washington d.c. — The leader of a Union veterans organization, the Grand Army of the Republic (GAR), has established Decoration Day as a time for the nation to decorate the graves of the war dead with flowers on May 5, 1868, three years after the end of the Civil War.
On May 30, Decoration Day was declared to be observed by Major General John A. Logan.
The date is believed to have been chosen because the flowers are said to be in bloom across the country.
The first major celebration was held that year at Arlington National Cemetery, across the Potomac River from Washington, D.C.
The ceremonies centered around the mourning-draped veranda of Arlington Mansion, once the home of General Robert E. Lee. Various Washington officials, including the General and Mrs. Ulysses S. Grant, presided over the ceremonies.
The local celebrations claim to be the first Local spring tributes to the Civil War dead had previously been held in various locations. One of the first occurred in Columbus, MS on April 25, 1866, when a group of women visited a cemetery to decorate the graves of fallen Confederate soldiers at Shiloh.
Nearby were the graves of Union soldiers, neglected because they were the enemy. Troubled at the sight of the bare graves, the women also placed some of their flowers on these graves.
Today, cities North and South claim to be the birthplace of Memorial Day in 1866. Macon and Columbus, GA claim the title, along with Richmond, VA. The village of Boalsburg, Pennsylvania says it started two years ago. A stone in a cemetery in Carbondale, IL, bears the statement that the first Decoration Day ceremony was held there on April 29, 1866.
Carbondale was General Logan’s wartime home. About 25 places have been named in connection with the origin of Memorial Day, including many in the South where most of the war dead were buried.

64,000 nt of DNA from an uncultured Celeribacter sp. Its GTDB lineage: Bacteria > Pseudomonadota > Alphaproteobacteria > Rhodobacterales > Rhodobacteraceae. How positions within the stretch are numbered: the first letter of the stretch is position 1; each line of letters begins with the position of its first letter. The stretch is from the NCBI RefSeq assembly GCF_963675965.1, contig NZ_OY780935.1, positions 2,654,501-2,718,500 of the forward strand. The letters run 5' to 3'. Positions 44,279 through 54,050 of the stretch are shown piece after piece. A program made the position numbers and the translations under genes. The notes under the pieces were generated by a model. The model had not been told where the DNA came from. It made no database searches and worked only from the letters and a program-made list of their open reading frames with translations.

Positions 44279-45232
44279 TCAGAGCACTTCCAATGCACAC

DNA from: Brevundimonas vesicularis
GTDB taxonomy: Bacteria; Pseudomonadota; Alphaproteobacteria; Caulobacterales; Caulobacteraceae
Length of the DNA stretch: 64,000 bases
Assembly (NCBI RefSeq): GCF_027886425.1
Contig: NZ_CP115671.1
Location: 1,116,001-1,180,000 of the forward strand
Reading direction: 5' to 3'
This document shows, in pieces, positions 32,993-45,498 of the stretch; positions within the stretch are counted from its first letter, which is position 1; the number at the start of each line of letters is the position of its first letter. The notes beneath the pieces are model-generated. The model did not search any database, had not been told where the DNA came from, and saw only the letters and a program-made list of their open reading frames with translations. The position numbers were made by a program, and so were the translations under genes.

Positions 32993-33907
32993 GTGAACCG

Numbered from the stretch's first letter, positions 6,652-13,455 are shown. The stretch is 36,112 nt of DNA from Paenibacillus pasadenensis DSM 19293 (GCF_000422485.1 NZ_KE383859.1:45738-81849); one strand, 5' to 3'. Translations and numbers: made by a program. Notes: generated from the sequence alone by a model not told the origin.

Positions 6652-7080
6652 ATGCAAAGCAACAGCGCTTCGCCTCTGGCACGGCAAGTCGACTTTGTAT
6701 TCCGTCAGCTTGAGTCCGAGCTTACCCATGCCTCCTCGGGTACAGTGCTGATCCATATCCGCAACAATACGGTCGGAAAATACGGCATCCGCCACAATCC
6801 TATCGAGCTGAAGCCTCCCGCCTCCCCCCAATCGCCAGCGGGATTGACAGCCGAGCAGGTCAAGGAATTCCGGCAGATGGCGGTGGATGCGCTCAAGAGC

Stated official place of birth
In 1966, Congress and President Lyndon Johnson declared Waterloo, NY the “birthplace” of Memorial Day. There, a ceremony on May 5, 1866 honored local veterans who had fought in the Civil War.
In the late 19th century, Memorial Day ceremonies were held on May 30 across the country. State legislatures passed proclamations designating the day, and the Army and Navy passed regulations for proper observance at their facilities.
It wasn’t until after World War I, however, that the day was expanded to honor those who died in all of America’s wars. In 1971, Memorial Day was declared a national holiday by an act of Congress, although it is still often referred to as Decoration Day. It was then also placed on the last Monday in May, just like some other federal holidays.
Some states have Confederate observances
Many Southern states also have their own days to honor the Confederate dead. Mississippi celebrates Confederate Memorial Day on the last Monday in April, Alabama on the fourth Monday in April, and Georgia on April 26.
North Carolina and South Carolina observe it on May 10, Louisiana on June 3, and Tennessee calls the date Confederate Decoration Day. Texas celebrates Confederate Heroes Day on January 19, and Virginia calls the last Monday in May Confederate Memorial Day.
General Logan’s order for his posts to decorate graves in 1868 “with the best flowers of spring” urged, “We must guard their graves with sacred vigilance.” …Let pleasant paths invite the comings and goings of respectful visitors and loving mourners. Let no negligence, no ravages of time testify to the present or to future generations that we have forgotten as a people the cost of a free and undivided republic.
The crowd attending the first Memorial Day ceremony at Arlington National Cemetery was about the same size as those attending today’s celebration, about 5,000 people. Then, as now, small American flags were placed on each grave – a tradition followed today in many national cemeteries. In recent years, the custom has grown in many families to decorate the graves of all deceased loved ones.
The origins of special services to honor those who die in war date back to antiquity. Athenian leader Pericles offered a tribute to the fallen heroes of the Peloponnesian War more than 24 centuries ago that could apply today to the 1.1 million Americans who died in the nation’s wars: Not only are they commemorated by columns and inscriptions, but there also remains an unwritten memorial of them, engraved not in stone but in the hearts of men.
The commission’s charter is “to encourage the people of the United States to give back to their country, which provides them with so much freedom and opportunity” by encouraging and coordinating commemorations in the United States of Memorial Day and of the National Moment of Remembrance.
At 3:00 p.m. local time on Memorial Day, all Americans are encouraged by the National Moment of Remembrance to pause wherever they are for a moment of silence to remember and honor those who have died serving the nation. “It’s a way for all of us to help bring the memorial back to Memorial Day,” said Carmella LaSpada, founder of Moment of Remembrance.